Apple Watch: My first 48 hours

To relate my first impressions of my Apple Watch (folks keep asking).  I bought the Stainless Steel one with a Classic Black Strap.

The experience in the Apple Store was a bit too focussed on changing the clock face design; the experience of using it, for accepting the default face to start with, and using it for real, is (so far) much more pleasant. But take it off the charger, put it on, and you get:

Apple Watch PIN Challenge

Tap in your pin, then the watch face is there:

Apple Watch Clock Face

There’s actually a small (virtual) red/blue LED just above the “60” atop the clock – red if a notification has come in, turning into a blue padlock if you still need to enter your PIN, but otherwise what you see here. London Time, 9 degrees centigrade, 26th day of the current month, and my next calendar appointment underneath.

For notifications it feels deserving of my attention, it not only lights the LED (which I only get so see if I flick my wrist up to see the watch face), but it also goes tap-tap-tap on my wrist. This optionally also sounds a small warning, but that’s something I switched off pretty early on. The taptic hint is nice, quiet and quite subtle.

Most of the set-up for apps and settings is done on the Apple iPhone you have paired up to the watch. Apps reside on the phone, and ones you already have that can talk to your watch are listed already. You can then select which ones you want to appear on the watches application screen, and a subset you want to have as “glances” for faster access. The structure looks something like this:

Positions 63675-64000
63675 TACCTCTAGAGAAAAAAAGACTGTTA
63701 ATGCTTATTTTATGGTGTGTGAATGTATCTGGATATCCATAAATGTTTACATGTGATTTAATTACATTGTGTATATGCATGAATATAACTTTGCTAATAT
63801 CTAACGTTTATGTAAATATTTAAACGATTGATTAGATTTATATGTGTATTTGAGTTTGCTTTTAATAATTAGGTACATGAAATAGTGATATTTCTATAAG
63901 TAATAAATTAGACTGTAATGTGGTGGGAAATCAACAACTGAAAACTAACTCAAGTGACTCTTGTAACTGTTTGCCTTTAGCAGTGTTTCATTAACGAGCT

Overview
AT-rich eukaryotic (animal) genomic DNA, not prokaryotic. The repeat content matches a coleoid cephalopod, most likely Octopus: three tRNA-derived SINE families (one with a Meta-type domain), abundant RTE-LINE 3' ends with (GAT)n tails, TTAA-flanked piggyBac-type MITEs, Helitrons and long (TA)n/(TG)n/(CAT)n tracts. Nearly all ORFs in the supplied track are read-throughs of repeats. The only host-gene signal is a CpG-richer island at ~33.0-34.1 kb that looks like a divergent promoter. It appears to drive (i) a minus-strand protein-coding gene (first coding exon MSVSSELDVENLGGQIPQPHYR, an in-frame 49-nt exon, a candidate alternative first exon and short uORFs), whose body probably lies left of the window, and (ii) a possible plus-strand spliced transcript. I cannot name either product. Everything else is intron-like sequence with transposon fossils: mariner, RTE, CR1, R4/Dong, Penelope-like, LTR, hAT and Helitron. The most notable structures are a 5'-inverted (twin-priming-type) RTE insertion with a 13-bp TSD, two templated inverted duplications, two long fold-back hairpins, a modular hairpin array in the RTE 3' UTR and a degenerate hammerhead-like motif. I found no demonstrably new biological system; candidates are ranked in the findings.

Apple Watch No NotificationsApple Watch Clock Face

Apple Watch Heart Rate Apple Watch Local Weather Amazon Stock Quote Apple Watch Dark Sky

 

Hence, swipe down from the top, you see the notification stream, swipe back up, you’re back to the clock face. Swipe up from the bottom, you get the last “glance” you looked at. In my case, I was every now and then seeing how my (long term buy and hold) shares in Amazon were doing after they announced the size of their Web Services division. The currently selected glance stays in place for next time I swipe up unless I leave the screen having moved along that row.

If I swipe from left to right, or right to left, I step over different “glances”. These behave like swiping between icon screens on an iPhone or iPad; if you want more detail, you can click on them to invoke the matching application. I have around 12 of these in place at the moment. Once done, swipe back up, and back to the clock face again. After around 6 seconds, the screen blacks out – until the next time you swing the watch face back into view, at which point it lights up again. Works well.

You’ll see it’s monitoring my heart rate, and measuring my movement. But in the meantime, if I want to call or message someone, I can hit the small button on the side and get a list of 12 commonly called friends:

Apple Watch Friends